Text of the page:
Virginie Efira is great in Adieu les cons. Bouli Lanners too, even though he only has one scene.
On the occasion of the broadcast ofGoodbye idiots, this Friday evening on Canal +, we are sharing an excerpt from the interview with Albert Dupontel, met for No. 511 of Première (October 2020).
“I have a taste for good actors”, justifies Albert Dupontel, when we talk to him about “Belgian casting” of his new film, Goodbye idiots. In addition to offering an overwhelming role to Virginie efira, he opens this new achievement with a surreal exchange between this heroine and her doctor, played by a Bouli Lanners lunar, who does everything not to answer his questions.
Nicolas Marié – Goodbye idiots: “Albert is picky, but his demands have a goal.”
What is this taste for Belgian actors?
I have a taste for good actors! And there are plenty of Belgians, it’s not my fault… Bouli [Lanners] has been with me for a very long time, he was in Locked outside, in 9 months closed … Virginie, I didn’t even know where she came from, I discovered her late. But hey, the Belgians are undoubtedly those who represent the Francophonie the most and the best at the moment.
Which is not nothing, given the films you make …
Exact. Bouli is a really great actor. I tried the opening scene twice with another, but it didn’t work. I called him urgently and feverishly rewrote for him. I gave him the text on a Monday. On Wednesdays, he sparkled with this dialogue in the mouth.
You have come for the first time to chain three films without taking a break to play with other directors …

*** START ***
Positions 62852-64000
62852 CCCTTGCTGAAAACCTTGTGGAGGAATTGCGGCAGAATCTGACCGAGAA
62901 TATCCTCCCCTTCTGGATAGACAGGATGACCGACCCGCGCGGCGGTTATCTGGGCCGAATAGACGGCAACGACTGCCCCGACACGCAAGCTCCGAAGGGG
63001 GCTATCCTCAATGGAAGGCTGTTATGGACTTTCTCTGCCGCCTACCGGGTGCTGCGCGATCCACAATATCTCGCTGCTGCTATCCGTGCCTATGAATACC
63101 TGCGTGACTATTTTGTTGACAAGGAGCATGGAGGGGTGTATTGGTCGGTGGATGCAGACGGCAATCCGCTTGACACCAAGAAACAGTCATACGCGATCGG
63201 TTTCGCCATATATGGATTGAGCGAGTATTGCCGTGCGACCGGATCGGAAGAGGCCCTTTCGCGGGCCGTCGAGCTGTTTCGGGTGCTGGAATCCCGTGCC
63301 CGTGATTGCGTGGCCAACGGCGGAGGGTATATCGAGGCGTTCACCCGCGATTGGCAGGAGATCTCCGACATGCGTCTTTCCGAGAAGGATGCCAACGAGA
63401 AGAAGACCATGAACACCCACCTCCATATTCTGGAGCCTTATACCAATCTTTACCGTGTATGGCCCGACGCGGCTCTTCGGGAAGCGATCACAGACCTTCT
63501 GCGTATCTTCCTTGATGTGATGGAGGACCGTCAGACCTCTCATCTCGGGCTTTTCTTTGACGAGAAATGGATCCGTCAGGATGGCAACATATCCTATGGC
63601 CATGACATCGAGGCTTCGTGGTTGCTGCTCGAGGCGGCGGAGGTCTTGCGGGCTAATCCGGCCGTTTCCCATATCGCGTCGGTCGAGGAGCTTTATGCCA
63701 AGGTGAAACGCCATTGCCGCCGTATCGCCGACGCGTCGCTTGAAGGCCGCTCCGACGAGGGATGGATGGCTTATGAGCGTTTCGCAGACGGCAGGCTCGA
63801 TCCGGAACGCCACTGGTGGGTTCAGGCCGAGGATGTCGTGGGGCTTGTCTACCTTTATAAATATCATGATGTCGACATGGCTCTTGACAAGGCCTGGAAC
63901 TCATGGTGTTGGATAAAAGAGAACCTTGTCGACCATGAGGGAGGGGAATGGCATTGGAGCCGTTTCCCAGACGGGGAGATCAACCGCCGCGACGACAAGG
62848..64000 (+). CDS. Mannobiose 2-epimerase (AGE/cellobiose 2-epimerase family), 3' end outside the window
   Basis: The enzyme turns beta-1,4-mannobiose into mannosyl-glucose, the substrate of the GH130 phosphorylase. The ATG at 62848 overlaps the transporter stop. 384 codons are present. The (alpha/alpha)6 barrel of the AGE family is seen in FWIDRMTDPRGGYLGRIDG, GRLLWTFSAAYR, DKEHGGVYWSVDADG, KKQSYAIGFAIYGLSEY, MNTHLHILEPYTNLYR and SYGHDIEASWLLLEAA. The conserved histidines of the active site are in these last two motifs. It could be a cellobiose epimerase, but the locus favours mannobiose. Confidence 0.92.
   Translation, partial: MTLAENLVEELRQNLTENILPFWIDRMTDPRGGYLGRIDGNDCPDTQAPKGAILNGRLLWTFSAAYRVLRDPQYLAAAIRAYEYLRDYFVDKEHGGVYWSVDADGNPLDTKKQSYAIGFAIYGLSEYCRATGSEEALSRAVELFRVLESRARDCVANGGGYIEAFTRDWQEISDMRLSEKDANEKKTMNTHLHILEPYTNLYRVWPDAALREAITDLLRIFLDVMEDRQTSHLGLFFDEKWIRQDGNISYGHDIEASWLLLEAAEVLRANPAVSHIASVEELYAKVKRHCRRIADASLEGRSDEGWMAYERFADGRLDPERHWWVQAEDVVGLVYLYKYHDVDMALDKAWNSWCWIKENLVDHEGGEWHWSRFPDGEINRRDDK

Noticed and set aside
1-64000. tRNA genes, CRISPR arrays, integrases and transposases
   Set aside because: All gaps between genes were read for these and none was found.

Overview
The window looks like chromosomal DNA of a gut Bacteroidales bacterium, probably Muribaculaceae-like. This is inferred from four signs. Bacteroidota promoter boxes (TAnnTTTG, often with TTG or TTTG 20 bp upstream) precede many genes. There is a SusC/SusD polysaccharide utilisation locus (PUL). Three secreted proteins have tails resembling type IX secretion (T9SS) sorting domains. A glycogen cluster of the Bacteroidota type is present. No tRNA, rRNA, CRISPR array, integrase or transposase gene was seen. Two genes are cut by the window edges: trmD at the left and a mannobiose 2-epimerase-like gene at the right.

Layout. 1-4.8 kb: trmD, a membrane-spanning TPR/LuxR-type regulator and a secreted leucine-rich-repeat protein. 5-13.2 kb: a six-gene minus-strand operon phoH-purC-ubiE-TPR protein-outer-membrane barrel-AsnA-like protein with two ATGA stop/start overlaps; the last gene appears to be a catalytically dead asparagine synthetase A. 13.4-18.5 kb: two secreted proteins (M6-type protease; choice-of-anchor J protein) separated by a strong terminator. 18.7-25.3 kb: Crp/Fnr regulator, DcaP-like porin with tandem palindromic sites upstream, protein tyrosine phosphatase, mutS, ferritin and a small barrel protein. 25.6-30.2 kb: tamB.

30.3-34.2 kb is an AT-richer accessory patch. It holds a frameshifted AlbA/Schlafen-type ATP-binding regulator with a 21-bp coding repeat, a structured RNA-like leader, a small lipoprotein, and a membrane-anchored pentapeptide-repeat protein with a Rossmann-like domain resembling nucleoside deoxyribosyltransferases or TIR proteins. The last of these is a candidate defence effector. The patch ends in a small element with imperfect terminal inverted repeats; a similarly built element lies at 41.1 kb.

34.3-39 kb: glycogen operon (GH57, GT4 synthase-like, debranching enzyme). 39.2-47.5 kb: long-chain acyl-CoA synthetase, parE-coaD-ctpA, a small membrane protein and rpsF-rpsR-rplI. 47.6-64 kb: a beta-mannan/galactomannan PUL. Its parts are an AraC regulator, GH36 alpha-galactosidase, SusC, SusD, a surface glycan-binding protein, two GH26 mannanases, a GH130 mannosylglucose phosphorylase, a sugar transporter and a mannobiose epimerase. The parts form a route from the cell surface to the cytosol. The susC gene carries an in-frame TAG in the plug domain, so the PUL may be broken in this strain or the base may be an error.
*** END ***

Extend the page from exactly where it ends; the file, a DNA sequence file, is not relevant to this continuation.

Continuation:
I do not have time anymore. I hardly dare say it, but I’m 56 years old. If after a certain age, we do not give ourselves time for contemplation, we will not find it again … Afterwards, sometimes I regret, because I have a lot of pleasure in letting off steam with others.
The other side of the coin: you’ve never made a movie without acting in it.
Oh no. My role in Goodbye up there was initially to be held by Bouli. When he had to give up, I desperately searched for someone before I decided to stick to it. But it will eventually happen, maybe on the next one. The big disadvantage of combining the two is fatigue. But the advantage – enormous – is the complicity with the actors. I get a lot more by sharing pain, pain, giggles, sweating, text errors, stammering with them, rather than staying imperial distance on my combo. In the midst of them, you listen to them better. Of course, they could sometimes drag me into a spiral, Virginie with her emotion, which had to be received, Nicolas with his fantasy, not always easy to follow. At the end of the day, I was often drained, when technically it’s not that hard to deal with.
Virginie Efira is more and more on edge. Throughout the movie, it looks like she’s going to overflow.
Yes, she picked me up several times, especially on the end scene. I shot two versions, and it was what she delivered that tipped the scales, as it was obvious. Sometimes you have your idea, but you still have to embody it. Now, why she gets to these stages… I don’t know. Cowardly, I didn’t inquire, hey hey. It’s not about turning your tray into a psychotherapy session. You remain discreet and you take advantage …
The story of Goodbye idiots: When Suze Trappet learns at 43 that she is seriously ill, she decides to go in search of the child she was forced to abandon when she was 15. His administrative quest will make him cross JB, fifty-something in full burnout, and Mr. Blin, blind archivist of impressive enthusiasm. The three of them embark on a quest as spectacular as it is improbable.
Goodbye idiots: Dupontel at the top [Critique]